An Oklahoma Republican congressman said that he is “heading home” after reports that his whereabouts were unknown after he allegedly tried to carry out a rescue mission of Americans trapped in Afghanistan.
“I am heading home,” Rep. Markwayne Mullin (R-Okla.) wrote on Wednesday in an Instagram post. “Have we been helping get Americans out of Afghanistan, yes. Is the mission continuing, yes. Am I missing, no. Did I go dark for a little, yes because it wasn’t safe to be communicating.”
The Oklahoma congressman then criticized President Joe Biden’s handling of the Afghanistan pullout, which left at least 100 Americans remaining, according to estimates from the Pentagon and State Department officials. Biden, he said, is “lying to the American people” about the number of Americans and Afghans who remain in Afghanistan, which was captured by the Taliban last month.
Mullin’s communications director Meredith Blanford also confirmed he was not in any danger during his trip.
“Congressman Mullin has been and is currently completely safe,” Blanford said in a statement. “He and the Office of Oklahoma’s Second District will continue to do anything in our power to bring home all Americans from the war zone that President Biden abandoned. The safety and security of the American people will always be his top priority.”
The Washington Post, which cited unnamed sources, reported the congressman had planned to hire a helicopter to enter Afghanistan from neighboring Tajikistan to rescue five American citizens: a woman and her four children. U.S. embassy officials in Tajikistan said that he could not enter the country, the Post reported.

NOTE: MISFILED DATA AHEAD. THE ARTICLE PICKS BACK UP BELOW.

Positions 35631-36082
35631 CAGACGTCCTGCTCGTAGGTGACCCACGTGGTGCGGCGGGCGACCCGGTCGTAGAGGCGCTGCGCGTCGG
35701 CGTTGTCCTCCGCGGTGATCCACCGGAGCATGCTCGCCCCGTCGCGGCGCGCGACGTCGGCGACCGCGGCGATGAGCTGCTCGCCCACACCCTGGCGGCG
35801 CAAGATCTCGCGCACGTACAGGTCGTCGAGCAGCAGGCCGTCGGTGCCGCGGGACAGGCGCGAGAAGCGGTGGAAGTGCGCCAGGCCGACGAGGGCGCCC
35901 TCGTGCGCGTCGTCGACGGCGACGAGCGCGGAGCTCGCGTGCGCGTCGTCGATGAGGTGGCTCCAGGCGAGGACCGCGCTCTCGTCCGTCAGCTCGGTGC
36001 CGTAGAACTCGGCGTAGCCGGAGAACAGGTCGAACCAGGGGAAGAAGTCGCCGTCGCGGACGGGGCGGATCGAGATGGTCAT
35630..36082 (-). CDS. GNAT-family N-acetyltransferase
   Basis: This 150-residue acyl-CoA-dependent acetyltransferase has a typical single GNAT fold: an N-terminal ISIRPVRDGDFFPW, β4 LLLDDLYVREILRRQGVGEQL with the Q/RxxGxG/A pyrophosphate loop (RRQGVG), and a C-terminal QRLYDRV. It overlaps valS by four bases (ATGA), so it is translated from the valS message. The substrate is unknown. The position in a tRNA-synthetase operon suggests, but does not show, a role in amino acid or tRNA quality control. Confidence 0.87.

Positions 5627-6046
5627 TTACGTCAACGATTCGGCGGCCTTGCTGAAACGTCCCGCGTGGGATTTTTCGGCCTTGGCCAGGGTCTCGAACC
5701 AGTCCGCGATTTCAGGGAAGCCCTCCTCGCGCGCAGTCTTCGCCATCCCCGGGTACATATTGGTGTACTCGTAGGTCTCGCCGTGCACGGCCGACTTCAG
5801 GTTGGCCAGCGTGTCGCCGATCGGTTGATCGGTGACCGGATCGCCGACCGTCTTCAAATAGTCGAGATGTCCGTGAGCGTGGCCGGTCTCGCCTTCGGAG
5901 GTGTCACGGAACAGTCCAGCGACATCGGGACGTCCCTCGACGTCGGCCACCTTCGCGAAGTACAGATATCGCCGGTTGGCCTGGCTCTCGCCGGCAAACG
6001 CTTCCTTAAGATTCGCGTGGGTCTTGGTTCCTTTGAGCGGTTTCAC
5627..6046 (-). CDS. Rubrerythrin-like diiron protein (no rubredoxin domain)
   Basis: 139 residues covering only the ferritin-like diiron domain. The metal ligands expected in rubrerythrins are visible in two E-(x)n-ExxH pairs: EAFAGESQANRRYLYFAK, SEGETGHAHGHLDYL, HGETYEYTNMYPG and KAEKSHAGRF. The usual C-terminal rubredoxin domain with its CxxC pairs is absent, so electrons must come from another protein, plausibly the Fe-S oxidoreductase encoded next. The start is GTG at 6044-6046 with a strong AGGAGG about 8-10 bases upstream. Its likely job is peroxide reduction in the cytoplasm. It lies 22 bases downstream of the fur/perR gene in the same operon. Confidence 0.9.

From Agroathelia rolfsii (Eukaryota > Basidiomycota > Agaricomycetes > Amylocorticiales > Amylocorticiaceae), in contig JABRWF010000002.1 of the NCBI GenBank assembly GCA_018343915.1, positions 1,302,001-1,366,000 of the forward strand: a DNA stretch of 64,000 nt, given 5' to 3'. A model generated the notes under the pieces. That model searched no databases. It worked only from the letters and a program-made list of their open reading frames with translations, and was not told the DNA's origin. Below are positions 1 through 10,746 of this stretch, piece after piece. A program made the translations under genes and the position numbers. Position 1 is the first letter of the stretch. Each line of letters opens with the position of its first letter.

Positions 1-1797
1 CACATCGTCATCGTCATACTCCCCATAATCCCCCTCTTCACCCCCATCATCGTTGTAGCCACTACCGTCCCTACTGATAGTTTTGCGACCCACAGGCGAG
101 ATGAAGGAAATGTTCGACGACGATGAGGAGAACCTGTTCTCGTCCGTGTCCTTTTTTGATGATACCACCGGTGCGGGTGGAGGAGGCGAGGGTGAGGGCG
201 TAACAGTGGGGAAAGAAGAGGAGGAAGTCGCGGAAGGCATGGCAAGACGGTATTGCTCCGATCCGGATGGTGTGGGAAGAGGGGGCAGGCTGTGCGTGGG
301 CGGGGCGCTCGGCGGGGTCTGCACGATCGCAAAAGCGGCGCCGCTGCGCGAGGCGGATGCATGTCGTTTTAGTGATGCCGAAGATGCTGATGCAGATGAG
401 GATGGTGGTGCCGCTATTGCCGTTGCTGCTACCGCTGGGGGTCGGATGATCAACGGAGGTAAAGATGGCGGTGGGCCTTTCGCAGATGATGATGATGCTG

Mullin’s comment on social media made no reference to the Post’s report or details about flying to Tajikistan. The Epoch Times has contacted his office for comment.
Rep. Kevin Hern (R-Okla.) told Fox23 that Mullin attempted a “very dangerous mission” due to the lack of U.S. military soldiers in Afghanistan.
“There are, quite frankly, we have a lot of special operators, former special operators on the ground that have created and these groups of folks to go get our American citizens out. And there’s a lot of time. I don’t want to say a whole lot about it. Because I don’t want to give away any so private contractors are being used now,” he said.
On Monday, as the U.S. military carried out its final evacuation flight, top Gen. Frank McKenzie declared the 20-year-long conflict in Afghanistan over.
A day later, Biden gave a defiant speech and defended his administration’s handling of the withdrawal and argued that it was necessary to conduct the pullout now. He also blamed the Afghan army, government, and the Trump administration for negotiating a deal with the Taliban. Biden in recent weeks had received unprecedented criticism from different angles, alleging that his administration botched the pullout, which led to chaos and the deaths of 13 U.S. soldiers at the Kabul airport.